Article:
Wednesday, 3 February 2010

'Slap on the wrist'

White phosphorus is a particularly nasty weapon of war. It sticks to the skin and can burn through to the bone. The particles continue to burn unless deprived of oxygen. Even if extinguished by water, they can reignite when dried out. Its use against civilians is prevented by Protocol III of the 1980 Convention on Conventional Weapons.

It is indicative of the contempt with which the Israeli military hold Palestinian lives that those found guilty of using it during last year’s brutal assault on Gaza have been reprimanded with just a 'slap on the wrist'.
Like millions of people around the world, I get angry at the injustice the Palestinians have to endure. The question is: what to do with that anger?

Ben White provides some answers. I was lucky enough to meet him on his recent trip to Birmingham. His book ‘Israeli Apartheid: A Beginner's Guide’ (Pluto Press 2009) is an invaluable resource. Meticulously researched, yet succinctly and accessibly written, it makes the charge that while there are differences between Israel and apartheid South Africa, the similarities are such that both belong in the same infamous racist category.

Ben argues that Israeli restrictions on Palestinian movement, the evictions of Palestinians from their land, and the settler privilege maintained by military oppression, recall apartheid South Africa’s pass laws, Bantustans, and brutal white supremacy. And just as apartheid South Africa was the subject of international sanctions for its racism, Ben argues so too should Israel.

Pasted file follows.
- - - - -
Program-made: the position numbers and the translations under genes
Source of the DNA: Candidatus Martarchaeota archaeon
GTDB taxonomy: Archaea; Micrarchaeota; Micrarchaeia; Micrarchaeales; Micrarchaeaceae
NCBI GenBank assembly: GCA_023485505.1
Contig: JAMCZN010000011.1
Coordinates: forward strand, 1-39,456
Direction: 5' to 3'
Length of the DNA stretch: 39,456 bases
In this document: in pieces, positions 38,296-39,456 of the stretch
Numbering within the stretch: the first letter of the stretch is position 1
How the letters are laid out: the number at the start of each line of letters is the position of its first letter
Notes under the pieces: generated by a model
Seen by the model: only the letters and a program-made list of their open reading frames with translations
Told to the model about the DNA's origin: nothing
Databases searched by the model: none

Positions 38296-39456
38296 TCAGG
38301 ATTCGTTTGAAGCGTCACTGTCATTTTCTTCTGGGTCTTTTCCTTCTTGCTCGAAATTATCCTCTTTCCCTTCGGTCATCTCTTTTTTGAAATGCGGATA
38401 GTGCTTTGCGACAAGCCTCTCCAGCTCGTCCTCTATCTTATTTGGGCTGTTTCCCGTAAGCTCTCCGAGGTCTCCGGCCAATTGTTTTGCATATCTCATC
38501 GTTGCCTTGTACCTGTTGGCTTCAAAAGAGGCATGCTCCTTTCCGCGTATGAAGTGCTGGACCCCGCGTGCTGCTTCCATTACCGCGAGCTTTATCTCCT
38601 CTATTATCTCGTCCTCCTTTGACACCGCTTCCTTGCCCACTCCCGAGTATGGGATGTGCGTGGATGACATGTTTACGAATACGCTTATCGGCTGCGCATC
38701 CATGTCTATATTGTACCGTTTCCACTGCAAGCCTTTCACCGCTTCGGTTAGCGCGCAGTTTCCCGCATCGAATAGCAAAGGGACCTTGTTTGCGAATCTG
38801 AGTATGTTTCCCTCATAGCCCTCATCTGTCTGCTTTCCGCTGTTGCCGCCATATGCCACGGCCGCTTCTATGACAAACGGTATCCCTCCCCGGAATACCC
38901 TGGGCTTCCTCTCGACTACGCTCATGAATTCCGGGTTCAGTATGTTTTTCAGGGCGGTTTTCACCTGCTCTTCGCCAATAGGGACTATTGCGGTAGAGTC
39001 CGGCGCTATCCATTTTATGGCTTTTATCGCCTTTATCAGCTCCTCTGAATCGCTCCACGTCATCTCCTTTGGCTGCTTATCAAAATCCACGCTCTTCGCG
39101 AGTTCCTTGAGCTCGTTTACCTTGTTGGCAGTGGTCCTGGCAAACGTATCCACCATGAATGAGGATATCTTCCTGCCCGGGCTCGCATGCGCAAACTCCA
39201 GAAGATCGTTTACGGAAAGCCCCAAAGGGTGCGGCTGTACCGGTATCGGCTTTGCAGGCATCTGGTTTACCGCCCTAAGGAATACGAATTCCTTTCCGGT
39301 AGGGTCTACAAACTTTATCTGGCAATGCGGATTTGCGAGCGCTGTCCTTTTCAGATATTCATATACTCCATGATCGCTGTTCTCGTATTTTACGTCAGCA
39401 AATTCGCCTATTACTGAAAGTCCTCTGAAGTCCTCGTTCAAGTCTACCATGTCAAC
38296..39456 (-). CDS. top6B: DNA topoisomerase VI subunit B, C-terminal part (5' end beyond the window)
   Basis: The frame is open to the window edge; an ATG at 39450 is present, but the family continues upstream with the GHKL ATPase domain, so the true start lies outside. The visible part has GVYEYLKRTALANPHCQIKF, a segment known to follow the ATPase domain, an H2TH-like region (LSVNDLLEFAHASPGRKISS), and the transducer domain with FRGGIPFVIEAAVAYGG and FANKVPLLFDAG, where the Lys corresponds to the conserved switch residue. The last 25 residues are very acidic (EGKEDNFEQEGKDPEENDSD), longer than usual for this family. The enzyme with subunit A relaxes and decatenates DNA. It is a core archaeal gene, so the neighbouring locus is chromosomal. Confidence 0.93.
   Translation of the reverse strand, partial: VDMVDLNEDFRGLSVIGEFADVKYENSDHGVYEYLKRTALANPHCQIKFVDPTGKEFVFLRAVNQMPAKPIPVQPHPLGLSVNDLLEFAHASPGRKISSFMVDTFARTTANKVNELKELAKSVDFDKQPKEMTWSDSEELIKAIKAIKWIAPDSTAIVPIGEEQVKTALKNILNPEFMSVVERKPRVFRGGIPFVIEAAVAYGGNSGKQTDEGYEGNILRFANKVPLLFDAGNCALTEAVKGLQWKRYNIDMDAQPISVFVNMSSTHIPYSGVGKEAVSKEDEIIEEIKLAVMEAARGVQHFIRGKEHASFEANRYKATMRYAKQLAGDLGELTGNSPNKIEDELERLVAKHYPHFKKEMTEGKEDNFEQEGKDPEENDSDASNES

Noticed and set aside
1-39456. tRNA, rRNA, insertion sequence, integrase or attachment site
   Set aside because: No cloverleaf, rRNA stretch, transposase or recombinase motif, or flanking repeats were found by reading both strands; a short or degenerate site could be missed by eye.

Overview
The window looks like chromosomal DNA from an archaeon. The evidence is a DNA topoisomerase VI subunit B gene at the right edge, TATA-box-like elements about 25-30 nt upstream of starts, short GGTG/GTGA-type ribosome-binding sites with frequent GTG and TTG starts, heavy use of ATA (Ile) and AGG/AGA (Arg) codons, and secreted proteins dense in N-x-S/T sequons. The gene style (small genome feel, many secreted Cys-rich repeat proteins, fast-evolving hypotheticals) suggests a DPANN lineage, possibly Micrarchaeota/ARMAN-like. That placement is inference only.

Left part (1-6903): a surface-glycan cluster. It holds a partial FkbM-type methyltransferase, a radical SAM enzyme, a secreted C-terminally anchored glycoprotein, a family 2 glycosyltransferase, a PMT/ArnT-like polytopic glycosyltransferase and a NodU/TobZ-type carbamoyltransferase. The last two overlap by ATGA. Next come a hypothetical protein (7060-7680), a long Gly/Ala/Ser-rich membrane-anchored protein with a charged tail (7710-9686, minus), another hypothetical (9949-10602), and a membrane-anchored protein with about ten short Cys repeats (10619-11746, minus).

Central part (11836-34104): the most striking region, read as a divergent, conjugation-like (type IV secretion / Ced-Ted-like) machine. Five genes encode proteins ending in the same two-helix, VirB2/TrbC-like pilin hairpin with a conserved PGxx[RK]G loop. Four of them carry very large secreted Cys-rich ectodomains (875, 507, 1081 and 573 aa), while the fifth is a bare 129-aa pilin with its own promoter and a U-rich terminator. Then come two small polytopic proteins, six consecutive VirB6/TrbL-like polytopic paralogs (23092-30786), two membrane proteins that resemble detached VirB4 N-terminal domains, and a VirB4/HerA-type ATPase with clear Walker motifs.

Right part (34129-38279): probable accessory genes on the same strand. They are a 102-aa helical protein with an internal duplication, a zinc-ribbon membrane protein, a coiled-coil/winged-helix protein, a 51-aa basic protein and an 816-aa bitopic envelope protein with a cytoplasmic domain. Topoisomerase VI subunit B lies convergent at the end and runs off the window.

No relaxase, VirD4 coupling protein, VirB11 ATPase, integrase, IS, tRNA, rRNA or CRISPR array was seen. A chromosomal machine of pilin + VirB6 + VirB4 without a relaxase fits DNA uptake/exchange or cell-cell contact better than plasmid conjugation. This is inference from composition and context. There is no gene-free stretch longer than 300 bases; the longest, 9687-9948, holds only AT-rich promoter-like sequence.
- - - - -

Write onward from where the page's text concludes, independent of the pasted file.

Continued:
The international anti-apartheid movement played a pivotal role in turning apartheid South Africa into a pariah state in the eyes of the world. We must do likewise in the case of Israel. A new generation are entering into Palestinian solidarity - the recent Gaza protests were the largest of its kind in this country. Following the historic success of the Viva Palestina convoy in temporarily breaking the siege, and the decision of the TUC to support the boycott Israel call, this handbook does not only educate; it points to how people can channel their anger into effective and peaceful political strategies.

Buy it, read it, and tell your friends about it!